McDaniel, TEMA to discuss grant
by JOYANNA WEBER, Banner Staff Writer
Dec 14, 2012 | 944 views | 0 0 comments | 15 15 recommendations | email to a friend | print
Bradley County Schools Director Johnny McDaniel will join other school administrators next week in a meeting with the Tennessee Emergency Management Agency to discuss the finances of receiving the hazard mitigation grant.

The school system has been approved for a $1,032,779 grant for an eight-classroom addition to Walker Valley High School.

The Bradley County Board of Education received an update on the Walker Valley project during a meeting Thursday.

Angie Lyon of Kaatz, Binkley, Jones and Morris Architects said the preliminary work for the project was moving forward.

“We are hoping to have drawings by the end of January,” Lyon said. “And hopefully be able to begin construction in early March.”

Whether the cafeteria will be expanded or not will be decided when the bid prices come in.

“We do not have the funding at this point. We are just bidding it to see where we are financially at that time,” board member Troy Weathers said.

Also during the meeting:

n McDaniel presented a letter from the Tennessee Commissioner of Education recognizing Bradley County Schools which would have been designated as reward schools if they had met all the subgroup gap closure requirements. The schools will receive letters explaining how close they were to being designated as reward schools and how they can meet the qualifications next year. Bradley Central High School, Walker Valley High School, Lake Forest Middle School and Hopewell Elementary school will be receiving letters.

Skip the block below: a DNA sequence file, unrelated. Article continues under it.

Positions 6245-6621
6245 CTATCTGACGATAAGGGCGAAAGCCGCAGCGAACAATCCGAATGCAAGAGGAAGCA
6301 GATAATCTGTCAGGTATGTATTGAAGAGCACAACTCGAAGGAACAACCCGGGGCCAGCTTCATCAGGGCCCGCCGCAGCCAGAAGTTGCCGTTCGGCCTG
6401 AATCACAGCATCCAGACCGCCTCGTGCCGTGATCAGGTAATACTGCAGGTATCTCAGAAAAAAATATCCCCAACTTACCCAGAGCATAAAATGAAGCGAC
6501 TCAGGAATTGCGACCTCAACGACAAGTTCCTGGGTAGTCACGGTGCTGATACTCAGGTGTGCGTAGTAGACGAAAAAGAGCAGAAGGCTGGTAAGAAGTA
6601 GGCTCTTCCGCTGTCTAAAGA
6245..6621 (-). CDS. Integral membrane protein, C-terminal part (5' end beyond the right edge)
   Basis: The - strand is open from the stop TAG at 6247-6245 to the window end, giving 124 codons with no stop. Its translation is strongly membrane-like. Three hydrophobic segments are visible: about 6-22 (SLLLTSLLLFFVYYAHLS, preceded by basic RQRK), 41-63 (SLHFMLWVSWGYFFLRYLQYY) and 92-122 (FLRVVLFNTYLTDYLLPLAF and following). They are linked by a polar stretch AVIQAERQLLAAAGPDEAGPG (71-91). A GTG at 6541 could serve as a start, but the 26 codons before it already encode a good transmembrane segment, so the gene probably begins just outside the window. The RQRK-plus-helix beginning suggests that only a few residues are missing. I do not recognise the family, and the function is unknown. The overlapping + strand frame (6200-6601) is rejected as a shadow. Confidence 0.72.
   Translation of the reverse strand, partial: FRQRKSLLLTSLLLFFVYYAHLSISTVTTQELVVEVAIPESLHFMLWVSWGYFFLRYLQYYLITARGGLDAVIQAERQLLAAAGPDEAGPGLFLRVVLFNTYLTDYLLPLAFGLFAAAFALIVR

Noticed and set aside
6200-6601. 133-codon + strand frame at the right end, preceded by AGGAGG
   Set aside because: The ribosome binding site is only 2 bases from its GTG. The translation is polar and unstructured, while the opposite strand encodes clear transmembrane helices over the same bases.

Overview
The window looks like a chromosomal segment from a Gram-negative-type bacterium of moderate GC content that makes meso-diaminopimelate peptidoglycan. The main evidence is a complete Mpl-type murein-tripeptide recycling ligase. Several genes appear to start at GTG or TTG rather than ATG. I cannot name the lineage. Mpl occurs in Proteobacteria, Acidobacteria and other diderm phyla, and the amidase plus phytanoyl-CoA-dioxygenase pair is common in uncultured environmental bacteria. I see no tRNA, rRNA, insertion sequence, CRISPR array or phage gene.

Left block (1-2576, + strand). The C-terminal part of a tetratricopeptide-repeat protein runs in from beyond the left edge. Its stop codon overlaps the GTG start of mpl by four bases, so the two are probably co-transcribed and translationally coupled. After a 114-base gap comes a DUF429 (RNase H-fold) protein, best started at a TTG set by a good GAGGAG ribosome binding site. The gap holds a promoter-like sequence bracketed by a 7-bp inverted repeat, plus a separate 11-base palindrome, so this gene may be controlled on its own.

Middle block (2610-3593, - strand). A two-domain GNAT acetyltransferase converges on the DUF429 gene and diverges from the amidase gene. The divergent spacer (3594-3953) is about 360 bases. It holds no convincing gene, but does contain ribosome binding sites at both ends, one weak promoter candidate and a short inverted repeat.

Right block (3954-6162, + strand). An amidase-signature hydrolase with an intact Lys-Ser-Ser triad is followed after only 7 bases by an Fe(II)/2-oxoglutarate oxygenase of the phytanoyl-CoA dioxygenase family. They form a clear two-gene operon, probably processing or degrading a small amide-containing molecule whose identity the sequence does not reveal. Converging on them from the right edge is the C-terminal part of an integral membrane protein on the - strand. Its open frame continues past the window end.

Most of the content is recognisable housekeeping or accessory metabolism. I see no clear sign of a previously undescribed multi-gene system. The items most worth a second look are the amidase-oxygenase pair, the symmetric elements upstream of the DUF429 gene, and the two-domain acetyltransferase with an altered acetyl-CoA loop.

n The board approved piloting a new payment plan for school lunches.

“Parents would be able to view what your students are eating, and also have meal reminders, ‘Your account is low,’” nutrition supervisor Emily Brown said.

Parents will also have the option to electronically add money to their child’s meal plan. This service will have a $1.99 fee per transaction, according to Brown.

She said participation is voluntary and parents can use the monitoring part of the program free of charge.

“This has been a hot topic with parents and community groups ... they have requested this,” Brown said.

Brown said this will limit the amount of cash being handled. However, cash and checks will still be accepted to add money to a child’s account. The software is free to the school system through the company the schools use for the free and reduced-lunch pricing program.

The program will be tested at Charleston and Oak Grove elementary schools and Ocoee Middle School. Brown said this will give them a chance to work out any issues before the format goes systemwide.

n Bids were approved to replace heating and air-conditioning units at Ocoee Middle School and Taylor Elementary School. Previously, the school board had voted to rebid the Taylor project when numbers came in higher than estimated. Both projects were awarded to local company Lay Construction. The company was within estimates on both projects and was the lowest and best bid, according to Lyon.

“The re-bid in the Taylor job was a significant savings to our taxpayers. I think the board really made a great decision in bringing this back for a rebid. We saw significant savings,” McDaniel said.

n Andrea Lockerby, Bradley County Schools Coordinated School Health director, challenged the board to become a part of the CSH Healthy School Challenge. Lockerby said the program is being expanded this year to include staff and faculty. The program is being expanded through $1,000 from the Tennessee School Board Association for the school system receiving bronze in last year’s “Healthier School Challenge.” Lockerby said if half of board members participate, the school system stands to win more money next year.

n The board also approved live streaming of board meetings on its website. Meetings will also be archived.